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Biosimilars: observational real-life data therapy

Interview with Prof. Tore K Kvien at EULAR 2016, London


Q. Tore, thank you so much for joining us for this brief interview to discuss one of the key presentations on biosimilars here at EULAR. Could you tell us a little more about the research you have been doing and in particular we would like our practising rheumatologists to become perhaps more confident about the introduction of biosimilars into practice.
A. First of all, thank you very much for inviting me.  My name is Tore Kvien. I am a rheumatologist. And also in Norway, I am Head of the Department of Rheumatology at the Diakonhjemmet Hospital, and Professor at the University of Oslo.  I will also mention that I am also Editor of the Annals of Rheumatic Diseases which perhaps sometimes biases me sometimes a bit about selection of articles. 

First of all, as I mentioned I am from Norway and biosimilars have a very important role in Norway over the last two years, because we had access to biosimilar, infliximab, from January 2014 and that was one year before the EU countries, because there were differences in Europe regarding the expiry, when the patent of Remicade expired. 

In Norway we have a tender system so every year the companies offer a price for the product.  This is a national system, so there is really a competition between the companies, as long as you know on a group level there is no evidence that there is a definite difference between the biologic DMARDs regarding efficacy, safety, which means that in Norway the price of the product is a very strong factor in the priorities regarding prescriptions. We make recommendations every year about starting with the new biologic DMARD or switching from one drug to another.

What happened in 2014 was that we got a very favourable price for biosimilar, infliximab, so that was the cheapest alternative among the TNF inhibitors and for 2015 we got an even lower price. What we then have seen is that the update of biosimilar infliximab has been considerable in Norway, so that has been the recommended TNF inhibitor or biologic DMARD when you start or change therapy in patients with rheumatoid arthritis and ankylosing spondylitis and psoriatic arthritis.

The market share of biosimilar infliximab compared to the originator product is now 90% biosimilar infliximab and what we have seen is also that the total use of infliximab has increased; it has doubled actually over the last two years.

What is also a major issue in Norway is that we have, as many other countries in Europe, a register, so we have also real-life data on biosimilar infliximab. When we look at the data it seems that drug survival safety and effectiveness is very similar to the originator products.  In Norway I think rheumatologists, but also gastroenterologists and dermatologists have a lot of confidence in using biosimilar infliximab and now also we have access to biosimilar etanercept, Benepali, from Samsung Biogen, SB4, which is also approved. SB2 biosimilar infliximab from Samsung Biogen is also approved by EMA but still not used.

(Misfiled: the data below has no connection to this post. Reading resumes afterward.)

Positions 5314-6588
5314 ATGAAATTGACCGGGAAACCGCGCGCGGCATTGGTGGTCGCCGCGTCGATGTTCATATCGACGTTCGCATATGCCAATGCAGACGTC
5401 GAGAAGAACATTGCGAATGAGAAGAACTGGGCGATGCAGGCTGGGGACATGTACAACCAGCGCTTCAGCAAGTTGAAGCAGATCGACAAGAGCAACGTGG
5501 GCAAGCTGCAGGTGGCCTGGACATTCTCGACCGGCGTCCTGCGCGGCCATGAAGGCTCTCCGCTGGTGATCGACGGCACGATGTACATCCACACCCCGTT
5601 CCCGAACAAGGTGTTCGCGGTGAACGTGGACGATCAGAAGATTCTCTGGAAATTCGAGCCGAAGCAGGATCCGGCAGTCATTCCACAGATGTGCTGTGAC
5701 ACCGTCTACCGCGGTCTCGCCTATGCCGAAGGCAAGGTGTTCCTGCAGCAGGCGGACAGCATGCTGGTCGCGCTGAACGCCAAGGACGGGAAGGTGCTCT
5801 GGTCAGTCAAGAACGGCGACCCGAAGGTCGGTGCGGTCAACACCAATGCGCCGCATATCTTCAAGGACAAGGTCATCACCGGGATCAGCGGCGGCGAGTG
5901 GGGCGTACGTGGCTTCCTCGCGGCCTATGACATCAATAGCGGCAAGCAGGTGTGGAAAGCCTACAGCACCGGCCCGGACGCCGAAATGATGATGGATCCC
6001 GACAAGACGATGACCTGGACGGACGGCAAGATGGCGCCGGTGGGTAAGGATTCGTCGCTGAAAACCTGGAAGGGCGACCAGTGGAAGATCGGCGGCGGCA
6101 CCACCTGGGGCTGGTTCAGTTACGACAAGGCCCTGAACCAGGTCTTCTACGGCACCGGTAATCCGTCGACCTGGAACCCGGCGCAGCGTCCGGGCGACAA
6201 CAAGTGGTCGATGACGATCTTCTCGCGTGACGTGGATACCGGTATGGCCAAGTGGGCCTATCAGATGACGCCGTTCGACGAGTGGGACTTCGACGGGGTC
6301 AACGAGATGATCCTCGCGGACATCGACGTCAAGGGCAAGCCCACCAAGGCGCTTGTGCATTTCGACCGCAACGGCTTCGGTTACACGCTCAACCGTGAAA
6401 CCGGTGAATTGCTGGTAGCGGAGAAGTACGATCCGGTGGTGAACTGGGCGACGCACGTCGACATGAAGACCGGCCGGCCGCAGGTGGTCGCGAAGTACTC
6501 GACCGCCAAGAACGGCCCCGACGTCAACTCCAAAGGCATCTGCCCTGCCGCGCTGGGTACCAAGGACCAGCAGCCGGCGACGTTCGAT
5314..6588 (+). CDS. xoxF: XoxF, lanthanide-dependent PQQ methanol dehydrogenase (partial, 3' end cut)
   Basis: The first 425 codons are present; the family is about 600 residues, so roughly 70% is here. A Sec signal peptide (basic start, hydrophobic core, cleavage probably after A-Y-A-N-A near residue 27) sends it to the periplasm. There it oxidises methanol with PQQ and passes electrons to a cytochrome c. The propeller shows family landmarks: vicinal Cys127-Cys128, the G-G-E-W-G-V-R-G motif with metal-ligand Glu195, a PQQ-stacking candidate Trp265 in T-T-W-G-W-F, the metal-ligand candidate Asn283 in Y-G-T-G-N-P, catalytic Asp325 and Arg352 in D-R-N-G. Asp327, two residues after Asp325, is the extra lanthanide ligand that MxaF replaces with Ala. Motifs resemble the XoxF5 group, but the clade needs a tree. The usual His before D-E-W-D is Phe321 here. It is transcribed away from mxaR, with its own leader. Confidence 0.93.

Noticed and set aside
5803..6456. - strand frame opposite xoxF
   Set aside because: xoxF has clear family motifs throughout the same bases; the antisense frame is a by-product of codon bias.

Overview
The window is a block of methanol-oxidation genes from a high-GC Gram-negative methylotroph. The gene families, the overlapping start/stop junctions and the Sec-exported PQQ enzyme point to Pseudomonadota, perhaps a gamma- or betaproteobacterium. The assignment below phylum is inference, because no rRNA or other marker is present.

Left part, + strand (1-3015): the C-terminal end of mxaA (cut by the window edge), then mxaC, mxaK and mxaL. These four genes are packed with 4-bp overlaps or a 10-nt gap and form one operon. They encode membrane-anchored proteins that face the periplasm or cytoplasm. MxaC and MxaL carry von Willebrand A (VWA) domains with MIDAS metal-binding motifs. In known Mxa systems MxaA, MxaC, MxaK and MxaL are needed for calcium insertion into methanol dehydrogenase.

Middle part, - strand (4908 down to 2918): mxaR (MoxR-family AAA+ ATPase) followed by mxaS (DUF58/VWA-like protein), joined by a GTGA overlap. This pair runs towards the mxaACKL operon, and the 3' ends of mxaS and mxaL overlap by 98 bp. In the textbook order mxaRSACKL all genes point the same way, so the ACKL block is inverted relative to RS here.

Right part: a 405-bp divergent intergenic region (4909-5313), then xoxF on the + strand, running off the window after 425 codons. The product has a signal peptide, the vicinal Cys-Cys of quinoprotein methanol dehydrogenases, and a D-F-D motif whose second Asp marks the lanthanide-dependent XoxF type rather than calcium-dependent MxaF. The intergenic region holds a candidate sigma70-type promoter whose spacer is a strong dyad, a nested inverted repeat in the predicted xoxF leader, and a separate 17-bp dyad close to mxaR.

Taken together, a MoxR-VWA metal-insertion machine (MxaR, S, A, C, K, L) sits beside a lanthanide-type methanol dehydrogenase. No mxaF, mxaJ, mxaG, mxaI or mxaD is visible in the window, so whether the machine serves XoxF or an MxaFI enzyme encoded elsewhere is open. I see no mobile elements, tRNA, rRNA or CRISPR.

The other important part in Norway is that there has been a lot of discussions about interchangeability and that is from an international level, so whether you can safely change patients on Remicade to biosimilar infliximab?  That was addressed by the Norwegian Government in their budget for 2014, so they allocated €2.5 million to do a switch study. We designed the NOR-SWITCH trial which was completed with the inclusion in June 2015 with 498 patients. The last patient out will be now, 15 June, and we will analyse the data during the summer and the plan is to submit late breaking abstract to the gastro congress in Vienna and to ACR so hopefully we will be able to present the results in November. We will, of course, write a paper about this.  That will not be the final answer to the question of interchangeability.

Q. It is long term maintenance is going to be very important.
A. Yes, and first of all it is a non-inferiority trial, we need to see the results. If the results are as expected you cannot necessarily extrapolate to other biosimilars so you need also more trials to explore this important issue about interchangeability.
In summary I think that confidence in biosimilars in Norway and some other European countries is really high. In Denmark for example it was also mandatory to switch patients from the originator to biosimilar infliximab because it was cheaper, but that was a decision that was driven by the payers, but the prescribing doctors they have been compliant to the requests from the authorities.

Q. On the SWITCH trial did you have any stopping rules that might let us know early whether there are any particular issues?
A. No.  We didn’t have that. It was powered to be a one-year study. The primary endpoint was disease worsening and the estimate was that that would occur in 30% of the patients. It is a non-inferiority margin of 15% and it is a power of 90%, so that was the power calculations.

Q. No safety signals at this point?
A. No, but we haven’t analysed anything yet and we will be very strict on not disclosing the results until we have completed the analysis in an appropriate way.

Q. Thank you very much. Anything else you would like to share with the practising rheumatologists about in their own practices?
A. I sometimes say that the question of biosimilars is more politics than medicine. You need to demonstrate comparability with your originator product, that is also a responsibility for regulatory agencies, but biosimilars should not be better, they should not be worse, but they should be cheaper. That is why I am saying that this is politics as much as medicine.

Q. No red flags?
A. No; not as far as we have seen.

Q. Thank you very much for joining us this afternoon.
A. Thank you for inviting me. 


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